"Mount is the Mecca of the jiu jitsu fighter" Saulo Ribeiro
Whether in MMA or jiu jitsu or of course self defence, being mounted on top of your opponent means you can exert all your pressure and negotiate on your own terms, which is one of the reasons we seek the position when grappling.
The flip side to the beauty and power of the mount is that we become very reluctant to lose it (good thing) and sometimes reluctant to even commit to choke or armbar attacks fearing we might lose the position (bad thing).
So what do we do? The answer I've picked up from the great minds I've trained with has been threefold:
1. Be very tight in your attacks to minimise the opponent's escape chances
2. Anticipate potential reactions to your set-up and be prepared for them (e.g. Anticipate the upa (bridge and roll) escape when you put your hand in the collar)
3. Anticipate potential counters to your finishing move and be prepared for them (e.g. Straightening the arm against the americana shoulder lock can be countered with a straight arm lock)
Here's a beautiful example of that last one. The spinning armbar from mount is a classic attack from mount. Against an untrained opponent trying to benchpress you off, the basic execution is perfectly sufficient to control, lock or even break the elbow. Difficulties arise when you go against a more knowledgeable opponent who counters by folding their arms and hiding the hand you want.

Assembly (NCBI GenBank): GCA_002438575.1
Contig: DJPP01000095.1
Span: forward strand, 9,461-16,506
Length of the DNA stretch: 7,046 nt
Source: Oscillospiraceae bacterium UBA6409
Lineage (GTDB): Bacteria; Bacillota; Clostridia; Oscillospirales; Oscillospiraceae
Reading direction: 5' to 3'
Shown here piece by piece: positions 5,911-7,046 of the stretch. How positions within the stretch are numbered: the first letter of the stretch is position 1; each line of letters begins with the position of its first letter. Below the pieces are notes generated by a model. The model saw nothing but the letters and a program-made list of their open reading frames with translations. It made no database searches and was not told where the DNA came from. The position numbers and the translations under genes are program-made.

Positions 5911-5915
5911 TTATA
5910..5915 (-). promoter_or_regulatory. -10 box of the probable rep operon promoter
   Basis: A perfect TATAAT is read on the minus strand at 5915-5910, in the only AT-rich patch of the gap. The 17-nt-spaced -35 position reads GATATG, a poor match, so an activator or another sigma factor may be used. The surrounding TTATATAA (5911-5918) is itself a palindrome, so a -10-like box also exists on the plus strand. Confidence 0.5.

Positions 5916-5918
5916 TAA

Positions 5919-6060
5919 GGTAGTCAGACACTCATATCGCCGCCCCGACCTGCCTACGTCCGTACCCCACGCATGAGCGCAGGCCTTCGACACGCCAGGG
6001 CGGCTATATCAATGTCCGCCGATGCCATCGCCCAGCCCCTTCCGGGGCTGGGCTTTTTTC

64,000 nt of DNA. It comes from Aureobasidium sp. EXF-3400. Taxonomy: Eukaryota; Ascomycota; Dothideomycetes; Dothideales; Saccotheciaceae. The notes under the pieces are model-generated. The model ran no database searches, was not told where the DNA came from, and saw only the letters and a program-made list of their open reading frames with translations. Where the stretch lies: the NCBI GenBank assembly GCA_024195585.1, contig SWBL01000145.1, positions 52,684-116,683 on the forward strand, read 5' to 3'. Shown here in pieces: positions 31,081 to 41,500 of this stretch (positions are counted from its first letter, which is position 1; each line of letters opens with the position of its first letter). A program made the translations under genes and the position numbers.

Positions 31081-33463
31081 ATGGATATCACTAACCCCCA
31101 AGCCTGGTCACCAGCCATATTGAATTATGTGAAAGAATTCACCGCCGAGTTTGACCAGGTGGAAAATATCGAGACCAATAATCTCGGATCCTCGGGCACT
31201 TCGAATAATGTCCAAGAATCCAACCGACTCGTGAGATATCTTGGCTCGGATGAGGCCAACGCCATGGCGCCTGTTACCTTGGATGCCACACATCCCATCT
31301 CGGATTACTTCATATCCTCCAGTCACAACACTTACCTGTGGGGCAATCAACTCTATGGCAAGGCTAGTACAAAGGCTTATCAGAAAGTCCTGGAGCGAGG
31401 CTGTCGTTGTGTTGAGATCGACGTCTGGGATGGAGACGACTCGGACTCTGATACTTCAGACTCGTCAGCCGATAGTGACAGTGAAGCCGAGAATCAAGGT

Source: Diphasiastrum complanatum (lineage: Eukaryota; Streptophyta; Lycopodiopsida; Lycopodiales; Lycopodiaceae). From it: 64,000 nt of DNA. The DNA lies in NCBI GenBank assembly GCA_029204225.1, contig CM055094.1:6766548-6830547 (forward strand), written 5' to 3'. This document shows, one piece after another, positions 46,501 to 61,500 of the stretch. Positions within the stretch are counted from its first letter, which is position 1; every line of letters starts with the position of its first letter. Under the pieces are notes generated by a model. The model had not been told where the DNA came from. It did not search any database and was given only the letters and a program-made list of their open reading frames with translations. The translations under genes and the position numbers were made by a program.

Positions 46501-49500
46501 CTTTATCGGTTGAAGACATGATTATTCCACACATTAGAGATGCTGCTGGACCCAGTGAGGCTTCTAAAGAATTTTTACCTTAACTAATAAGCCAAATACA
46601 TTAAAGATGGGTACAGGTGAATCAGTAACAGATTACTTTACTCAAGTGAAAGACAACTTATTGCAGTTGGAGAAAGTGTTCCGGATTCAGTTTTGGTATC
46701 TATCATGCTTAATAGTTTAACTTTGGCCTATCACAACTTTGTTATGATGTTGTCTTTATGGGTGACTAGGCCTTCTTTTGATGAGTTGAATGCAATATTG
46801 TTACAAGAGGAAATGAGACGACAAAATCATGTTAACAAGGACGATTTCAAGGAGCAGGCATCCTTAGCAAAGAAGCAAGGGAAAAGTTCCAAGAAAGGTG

I was taught the counter below from Mr Kurdt George, head instructor at Renzo Gracie Cape Town and student of the famous teacher John Danaher. Unfortunately at the time I didn't have my camera with me so I was very happy to discover this video by the brilliant Jason Scully
ZHOO ZHITSU IS FOR EVERYONE!
Liam "The Part Time Grappler" Wandi
Proudly sponsored by Predator Fightwear: Built for the kill and Brutal TShirt: Made By Grapplers For Fighters